Almost 60% of young people in Malta would rather live in another European country, according to a survey released on Thursday.
The authors of the EY Generate Youth Survey said the finding was a "cause for concern".
More than 750 Generation-Z (aged 16 to 24) and millennials (25 to 39) in Malta took part in the survey between August 15 and September 15.
When asked which part of the world they would like to live and work in, 60% of Gen-Z and 59% of millennials stated another European country.
There was a 12% increase on last year's results in millennials who dream of moving abroad.
Only 28% of Gen-Z and 27% of millenials said Malta, down a few percentage points on last year.
“While spending some time away from our shores is certainly beneficial as it opens young people up to different cultures, experiences, and ways of living, it should be noted as a cause for concern,” the survey's authors said.
It also showed that 9 out of 10 young people believe Malta’s environment is getting worse with the majority blaming overdevelopment. The results paint a picture of a young entrepreneurial generation with a strong environmental conscience that is concerned about the country’s international image and economy and uncertain about their future.
Worried about the environment
Asked about the environment, 89% of Gen-Z and 90% of millennials believe it is getting worse - an increase of around 5% compared to last year.
Overdevelopment once again placed first in the list of Malta’s biggest challenges (68%), followed by the environment (55%), traffic (26%), the country’s international image (24%) and the economy (21%). COVID-19, which was in third place last year, slid to sixth place with 20%.
The survey showed that Malta’s youth believe government should prioritise investing in pollution reduction and waste management, followed by governance and public education.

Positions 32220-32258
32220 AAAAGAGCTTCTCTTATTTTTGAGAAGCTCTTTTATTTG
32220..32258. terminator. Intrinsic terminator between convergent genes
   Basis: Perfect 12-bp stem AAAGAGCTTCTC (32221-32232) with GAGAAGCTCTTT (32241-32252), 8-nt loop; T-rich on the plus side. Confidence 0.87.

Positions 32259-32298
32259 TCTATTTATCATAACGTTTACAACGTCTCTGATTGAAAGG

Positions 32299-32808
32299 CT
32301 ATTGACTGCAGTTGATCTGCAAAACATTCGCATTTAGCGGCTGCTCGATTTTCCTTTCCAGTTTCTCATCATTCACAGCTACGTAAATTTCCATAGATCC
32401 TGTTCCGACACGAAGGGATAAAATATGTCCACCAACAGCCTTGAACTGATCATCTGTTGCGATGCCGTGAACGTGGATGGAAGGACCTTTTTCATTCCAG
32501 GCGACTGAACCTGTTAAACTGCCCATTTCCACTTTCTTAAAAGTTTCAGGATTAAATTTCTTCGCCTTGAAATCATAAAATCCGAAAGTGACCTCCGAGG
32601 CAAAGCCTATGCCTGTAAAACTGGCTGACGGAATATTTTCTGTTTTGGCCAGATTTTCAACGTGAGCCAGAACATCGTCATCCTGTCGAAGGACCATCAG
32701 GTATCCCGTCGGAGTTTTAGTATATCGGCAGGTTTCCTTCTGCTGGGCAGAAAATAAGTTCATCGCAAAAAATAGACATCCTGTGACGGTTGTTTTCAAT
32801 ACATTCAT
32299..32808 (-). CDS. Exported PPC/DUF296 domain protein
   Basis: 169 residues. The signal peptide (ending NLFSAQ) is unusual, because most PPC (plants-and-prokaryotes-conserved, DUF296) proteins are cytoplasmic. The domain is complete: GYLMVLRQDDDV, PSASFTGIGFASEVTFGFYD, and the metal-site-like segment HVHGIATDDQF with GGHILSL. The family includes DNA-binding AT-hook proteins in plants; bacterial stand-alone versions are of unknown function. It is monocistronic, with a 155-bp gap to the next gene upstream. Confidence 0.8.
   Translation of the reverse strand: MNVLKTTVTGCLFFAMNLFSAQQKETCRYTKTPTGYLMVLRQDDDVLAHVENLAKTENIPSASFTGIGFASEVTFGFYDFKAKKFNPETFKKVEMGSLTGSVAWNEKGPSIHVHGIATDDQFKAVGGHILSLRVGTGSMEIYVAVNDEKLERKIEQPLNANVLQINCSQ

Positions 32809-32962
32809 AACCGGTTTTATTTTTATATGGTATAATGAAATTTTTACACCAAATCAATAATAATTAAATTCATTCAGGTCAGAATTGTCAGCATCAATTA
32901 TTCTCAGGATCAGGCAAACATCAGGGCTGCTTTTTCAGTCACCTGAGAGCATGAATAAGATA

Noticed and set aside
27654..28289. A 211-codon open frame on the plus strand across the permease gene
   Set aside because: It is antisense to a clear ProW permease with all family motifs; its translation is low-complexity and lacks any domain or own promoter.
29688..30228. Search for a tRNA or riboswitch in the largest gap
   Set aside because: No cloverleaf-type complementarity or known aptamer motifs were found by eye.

Among recommendations for the future they prioritised large afforestation plans taking prominence over development which removes trees. They called for protecting ODZ areas and natural sites, expanding woodland where possible and greenifying urban areas and creating more green lungs in busy town centres.
While around one-third are hopeful they will be living better than today, within five years time, those that believe they will not be living better increased by 8% (Gen- Z) and 10% (millennials) reaching 29% and 31%, respectively. Responses indicate uncertainty as close to 40% stated they do not know if life is likely to be better in the future.
Their thoughts for a better future in Malta included promoting a healthy lifestyle and health and safety, raising living standards and controlling the rising cost of living and property prices.
Work and the economy
The survey showed that around 60% would like to become entrepreneurs. Compared to just a year ago both Gen-Z and millennials’ financial situation improved. For Gen-Z, those doing better increased by 12%, with 42% now stating they are in a better financial situation. Millennials report a 15% increase to 46%.
As for their views about the country’s economy, almost half think it is “fair” but there was an increase in those thinking it was “poor”. Very few respondents from both generations believe the economy is “excellent”.
Both generations are more concerned by the pandemic's impact on the economy over their own health. Gen-Z gave their own health a concern rating of 2.7 out of 5 this year, compared to 3.3 in 2020.
Millennials concern rating on the impact on their own health decreased from 3.1/5 to 2.7 this year. Gen-Z and millennials concern for the economy has decreased but only slightly by 0.1 each downwards.
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